Wednesday, August 25, 2010

Hard-nosed Fed sends global markets reeling - Telegraph


Good post from Ambrose Evans-Pritchard in the London Telegraph yesterday.

Every commentator, it seems, is claiming that US bonds are in "bubble", and that bond investors are being set up for a major shellacking. And yet, compared to the rest of the world, US interest rates are essentially in lock-step. Only the credit-stressed countries like Ireland and Greece are seeing high interest rates.

So either the entire world has gone mad (a possibility, I suppose) or the markets are rationally looking at the recent U.S. economic data and heading for the safety of government securities.

Here's an excerpt from the column:

Yields on 10-year bonds fell to 0.92pc in Japan and record lows of 2.23pc in Germany and 2.88pc in the UK. They hit 2.47pc in the US, a Depression level. Irish spreads ballooned to the highest since the launch of EMU. Greek spreads neared 900 basis points, as if the EU's €110bn bail-out never happened.

"This has been one of the most interesting days in finance ever," said Andrew Roberts, head of credit at RBS. "We are right at the tipping point. Yields are about to collapse even further, equities are about to turn over. The end game approaches, probably in next few weeks."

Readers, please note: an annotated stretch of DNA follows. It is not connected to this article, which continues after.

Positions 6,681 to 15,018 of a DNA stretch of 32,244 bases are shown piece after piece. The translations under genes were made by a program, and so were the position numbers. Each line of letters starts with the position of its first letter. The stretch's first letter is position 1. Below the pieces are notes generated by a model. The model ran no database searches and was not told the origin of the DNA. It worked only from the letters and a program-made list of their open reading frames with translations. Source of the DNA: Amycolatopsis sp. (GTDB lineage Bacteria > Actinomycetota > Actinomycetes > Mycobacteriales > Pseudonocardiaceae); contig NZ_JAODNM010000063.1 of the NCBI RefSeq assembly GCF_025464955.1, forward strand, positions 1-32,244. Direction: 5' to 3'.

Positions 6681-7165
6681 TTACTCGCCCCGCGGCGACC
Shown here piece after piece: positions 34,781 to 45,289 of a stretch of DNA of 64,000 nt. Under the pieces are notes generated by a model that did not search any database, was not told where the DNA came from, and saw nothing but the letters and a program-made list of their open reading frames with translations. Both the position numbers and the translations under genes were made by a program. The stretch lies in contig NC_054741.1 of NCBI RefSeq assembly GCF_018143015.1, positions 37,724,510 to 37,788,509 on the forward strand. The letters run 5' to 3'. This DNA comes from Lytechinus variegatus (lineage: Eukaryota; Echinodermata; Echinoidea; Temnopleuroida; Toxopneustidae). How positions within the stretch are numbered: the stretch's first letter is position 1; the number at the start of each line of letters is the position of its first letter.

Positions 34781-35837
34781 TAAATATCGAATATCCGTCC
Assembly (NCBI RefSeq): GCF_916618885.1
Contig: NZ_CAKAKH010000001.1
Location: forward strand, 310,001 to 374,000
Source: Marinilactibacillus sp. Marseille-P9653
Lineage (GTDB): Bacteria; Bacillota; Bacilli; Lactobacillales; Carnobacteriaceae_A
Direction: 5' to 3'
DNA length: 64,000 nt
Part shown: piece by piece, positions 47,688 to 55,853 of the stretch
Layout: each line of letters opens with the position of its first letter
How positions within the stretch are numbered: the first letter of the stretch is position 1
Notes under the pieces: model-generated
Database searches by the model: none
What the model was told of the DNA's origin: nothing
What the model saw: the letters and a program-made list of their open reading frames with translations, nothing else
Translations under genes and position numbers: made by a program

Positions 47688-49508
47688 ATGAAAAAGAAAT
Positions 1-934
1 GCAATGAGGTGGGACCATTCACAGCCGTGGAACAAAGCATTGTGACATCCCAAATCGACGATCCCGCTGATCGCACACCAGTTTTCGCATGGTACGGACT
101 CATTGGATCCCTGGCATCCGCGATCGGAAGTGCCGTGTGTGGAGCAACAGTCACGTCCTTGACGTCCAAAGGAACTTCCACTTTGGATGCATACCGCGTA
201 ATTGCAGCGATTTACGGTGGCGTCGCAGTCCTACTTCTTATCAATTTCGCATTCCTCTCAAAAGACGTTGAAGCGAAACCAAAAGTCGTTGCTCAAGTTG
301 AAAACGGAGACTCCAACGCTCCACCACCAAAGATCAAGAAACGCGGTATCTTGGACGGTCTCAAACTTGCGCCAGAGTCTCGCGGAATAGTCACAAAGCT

(Mr. Roberts of RBS seems to set a new standard from sangfroid: while he is convinced that the end game is near, he finds all of this "interesting".)

Hard-nosed Fed sends global markets reeling - Telegraph

The stock market recovered somewhat today, and yields actually rose slightly on US Treasurys. We are still following the Japan playbook: stock prices and bond yields are moving in the same direction.

That said, let's hope we're not going to follow the rest of the Japan experience; Mr. Evans-Pritchard continues:

For the Japanese this has become a nightmare. Their V-shaped rebound has been cut off short of its 2008 peak. Growth stalled to just 0.1pc in the second quarter. Unemployment has been rising for four months.

Yet it is their curse to have a currency that strengthens at the wrong time, pushing them deeper into deflation. The Japanese repatriate their foreign wealth in storms, driving up the yen. The dollar-yen rate hit ¥83.6 yesterday, prompting ever warnings from Toyko that intervention nears. Finance minister Yoshihiko Noda said the moves were "disorderly" and posed a threat to stability. "I am watching currencies with great interest," he said.

(Note that Noda-san agrees with the aforementioned Mr. Roberts that all of this is "interesting").

I don't think that we're necessary near the "end game" but we are obviously in a slow patch for the economy. The effects of the government stimulus for housing and durable goods is apparently wearing off, and there doesn't seem to enough demand right now to keep the recovery moving that began a year ago.